Trapped in Technology

How Social Media has Affected Students’ Lifestyles During a Pandemic


Nathan Ottens (9) checks social media app Snapchat while watching a video on math notes. He said that although he tries to focus on the video, he finds it difficult to concentrate on the tasks at hand.

Movements and marches for racial justice, women’s rights, transgender rights and climate change. Burning forests in Australia and California. An election. These all occurred in 11 months in 2020. Many things have been closed down as well. COVID-19  has students going virtual and masks are required in workplaces. Boredom rises as lifestyles change, and people turn to one of the only forms of entertainment left: technology and social media. 

Students, specifically teenagers, are often criticized for being the generation obsessed with technology, but since COVID-19  has struck the nation, online stories from Hootsuite and Walker Sands describe the shift of how it is one of the few ways people connect with the world as well as a source of entertainment. 

“[My screen time has] increased because I’ve had more free time to go on social media. I’ve also been more bored, and when I’m bored I go on social media,” Sierra Lucas (11) said. 

However, despite the lack of other activities, many students still feel the need to reduce their time spent on social media.

“I think it is a not-so-good thing because I tend to get caught up in the stereotypes and the fake news, but it can be a good thing because some stuff that is posted is really funny. I would love to cut back,” Lily Simpson (10) said.

Besides being on social media as a form of entertainment, some teens find that getting important news often comes from the platforms they scroll through.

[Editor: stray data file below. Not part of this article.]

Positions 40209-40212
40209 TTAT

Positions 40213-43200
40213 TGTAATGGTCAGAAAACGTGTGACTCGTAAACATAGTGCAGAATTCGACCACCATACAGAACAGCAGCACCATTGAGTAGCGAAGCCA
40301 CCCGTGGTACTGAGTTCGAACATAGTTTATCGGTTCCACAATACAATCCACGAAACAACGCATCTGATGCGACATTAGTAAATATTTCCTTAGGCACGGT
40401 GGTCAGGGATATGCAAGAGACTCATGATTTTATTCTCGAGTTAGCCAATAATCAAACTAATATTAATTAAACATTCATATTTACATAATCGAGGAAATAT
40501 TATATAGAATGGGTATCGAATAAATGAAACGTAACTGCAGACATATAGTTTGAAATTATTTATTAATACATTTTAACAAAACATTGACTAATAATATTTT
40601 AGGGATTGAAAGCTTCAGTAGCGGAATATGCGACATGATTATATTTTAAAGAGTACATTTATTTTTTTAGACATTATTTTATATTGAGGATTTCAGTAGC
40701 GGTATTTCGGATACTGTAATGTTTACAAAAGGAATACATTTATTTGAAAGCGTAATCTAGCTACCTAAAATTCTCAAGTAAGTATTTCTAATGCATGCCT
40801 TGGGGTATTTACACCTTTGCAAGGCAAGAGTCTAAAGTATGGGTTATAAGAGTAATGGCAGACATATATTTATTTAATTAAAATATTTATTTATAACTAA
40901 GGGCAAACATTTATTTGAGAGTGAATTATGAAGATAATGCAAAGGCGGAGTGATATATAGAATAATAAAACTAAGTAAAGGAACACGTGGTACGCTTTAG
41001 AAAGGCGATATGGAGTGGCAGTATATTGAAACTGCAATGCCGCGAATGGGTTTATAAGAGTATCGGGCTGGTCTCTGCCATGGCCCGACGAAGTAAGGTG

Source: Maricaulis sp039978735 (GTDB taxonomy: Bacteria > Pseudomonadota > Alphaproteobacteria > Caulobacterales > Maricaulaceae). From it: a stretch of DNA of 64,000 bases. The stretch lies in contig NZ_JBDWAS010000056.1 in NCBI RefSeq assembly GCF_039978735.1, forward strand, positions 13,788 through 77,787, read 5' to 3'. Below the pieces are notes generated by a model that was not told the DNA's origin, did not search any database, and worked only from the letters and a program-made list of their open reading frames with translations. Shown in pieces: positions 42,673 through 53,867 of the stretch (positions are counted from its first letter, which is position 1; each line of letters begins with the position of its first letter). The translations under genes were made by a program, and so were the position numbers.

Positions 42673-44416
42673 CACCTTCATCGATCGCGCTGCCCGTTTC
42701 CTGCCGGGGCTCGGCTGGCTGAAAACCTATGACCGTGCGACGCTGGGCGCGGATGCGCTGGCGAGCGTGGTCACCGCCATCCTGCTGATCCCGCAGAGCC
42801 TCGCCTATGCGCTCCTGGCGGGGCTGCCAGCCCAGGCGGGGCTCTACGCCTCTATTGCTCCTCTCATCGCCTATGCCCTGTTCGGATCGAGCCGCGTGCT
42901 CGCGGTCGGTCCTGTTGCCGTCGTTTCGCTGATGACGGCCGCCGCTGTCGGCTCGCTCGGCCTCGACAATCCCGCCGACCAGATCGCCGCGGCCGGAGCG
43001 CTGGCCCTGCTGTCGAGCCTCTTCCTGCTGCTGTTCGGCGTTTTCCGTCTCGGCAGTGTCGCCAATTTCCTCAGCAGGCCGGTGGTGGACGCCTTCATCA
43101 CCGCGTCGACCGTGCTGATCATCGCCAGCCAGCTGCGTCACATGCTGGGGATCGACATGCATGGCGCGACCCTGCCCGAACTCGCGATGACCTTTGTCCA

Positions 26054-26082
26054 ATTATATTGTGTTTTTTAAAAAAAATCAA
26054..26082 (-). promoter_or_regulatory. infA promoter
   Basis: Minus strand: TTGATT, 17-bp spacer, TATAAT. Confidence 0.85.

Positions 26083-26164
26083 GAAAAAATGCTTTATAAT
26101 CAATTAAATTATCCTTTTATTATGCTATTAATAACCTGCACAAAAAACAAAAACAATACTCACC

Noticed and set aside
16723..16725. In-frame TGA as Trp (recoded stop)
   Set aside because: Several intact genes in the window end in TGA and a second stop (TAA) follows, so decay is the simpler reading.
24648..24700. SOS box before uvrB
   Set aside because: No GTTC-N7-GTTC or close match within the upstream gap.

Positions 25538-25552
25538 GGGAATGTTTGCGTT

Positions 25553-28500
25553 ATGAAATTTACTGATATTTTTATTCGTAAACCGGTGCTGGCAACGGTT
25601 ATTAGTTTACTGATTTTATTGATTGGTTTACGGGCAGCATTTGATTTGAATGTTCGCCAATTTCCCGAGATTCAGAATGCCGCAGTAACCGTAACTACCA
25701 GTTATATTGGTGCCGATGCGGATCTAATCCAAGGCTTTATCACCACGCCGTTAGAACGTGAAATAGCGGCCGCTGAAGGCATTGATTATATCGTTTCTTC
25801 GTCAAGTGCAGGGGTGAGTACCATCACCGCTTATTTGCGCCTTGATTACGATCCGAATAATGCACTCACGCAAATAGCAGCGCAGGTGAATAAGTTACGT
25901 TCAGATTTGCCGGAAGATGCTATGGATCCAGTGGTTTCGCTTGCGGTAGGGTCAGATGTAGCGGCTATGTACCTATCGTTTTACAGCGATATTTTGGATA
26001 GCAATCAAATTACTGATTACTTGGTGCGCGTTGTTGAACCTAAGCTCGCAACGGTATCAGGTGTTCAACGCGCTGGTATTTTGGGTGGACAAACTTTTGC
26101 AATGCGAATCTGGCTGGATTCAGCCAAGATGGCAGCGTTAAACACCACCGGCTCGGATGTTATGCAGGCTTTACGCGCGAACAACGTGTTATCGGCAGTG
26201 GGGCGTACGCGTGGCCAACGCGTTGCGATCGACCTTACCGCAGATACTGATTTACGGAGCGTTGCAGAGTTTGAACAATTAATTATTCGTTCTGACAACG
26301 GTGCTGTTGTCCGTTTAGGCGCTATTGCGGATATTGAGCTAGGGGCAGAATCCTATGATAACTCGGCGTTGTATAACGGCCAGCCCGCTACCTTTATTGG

“A lot of teens don’t look at the news but they look at social media, and they often get the information from there,” Lucas said.

Social media has also become one of the main outlets that young people use to stay informed about and participate in constantly changing current events. In a 2018 Pew Research study, 66% of teenage respondents stated that social media helped them show their support for causes.

“[Social media] has informed me of the BLM movement, case numbers rising/decreasing, the current oppression of minority groups globally, and the election. It has been extremely helpful because the information is concise and easy to understand, while some articles can be confusing for some younger audiences. The information also matches information coming from credible sources,” Chloe Thomas (12) said.

Whether or not social media is a reliable news source is unclear, especially to teenagers. Data from the Pew Research Center shows that only 37% of teenagers use social media as a source of trustworthy information.

“Obviously there has been a lot of posts about political events and Covid, and it is just hard to know what is real and what isn’t. One time I saw a post about statistics of Covid…  but then another post said that the original one completely exaggerated numbers. I guess for some aspects it’s been helpful, but for some it’s been not. A lot of the times [social media is a bad way to get news], because sometimes it’s just people posting their opinions. I’m not saying that news channels are any better, but I think all news is somewhat opinion-tainted,” Simpson said. 

Although 2020 was a unique year, young people’s higher use of social media was not. A large majority of teenagers in the Pew Research study said that using social media made them feel more included, authentic, and outgoing. This trend makes students more likely to continue posting and scrolling, shaping how younger generations view major events. Thomas offered some advice for her fellow students as they attempt to use technology wisely.

“ There are a lot of biases that can occur when posting things through social media because a lot of people post information that support their opinion on the matter. It doesn’t give both sides of the story and the viewer has misleading information as a result. Even trustworthy organizations can post snippets of the big picture, so it’s always good to fact check,” Thomas said.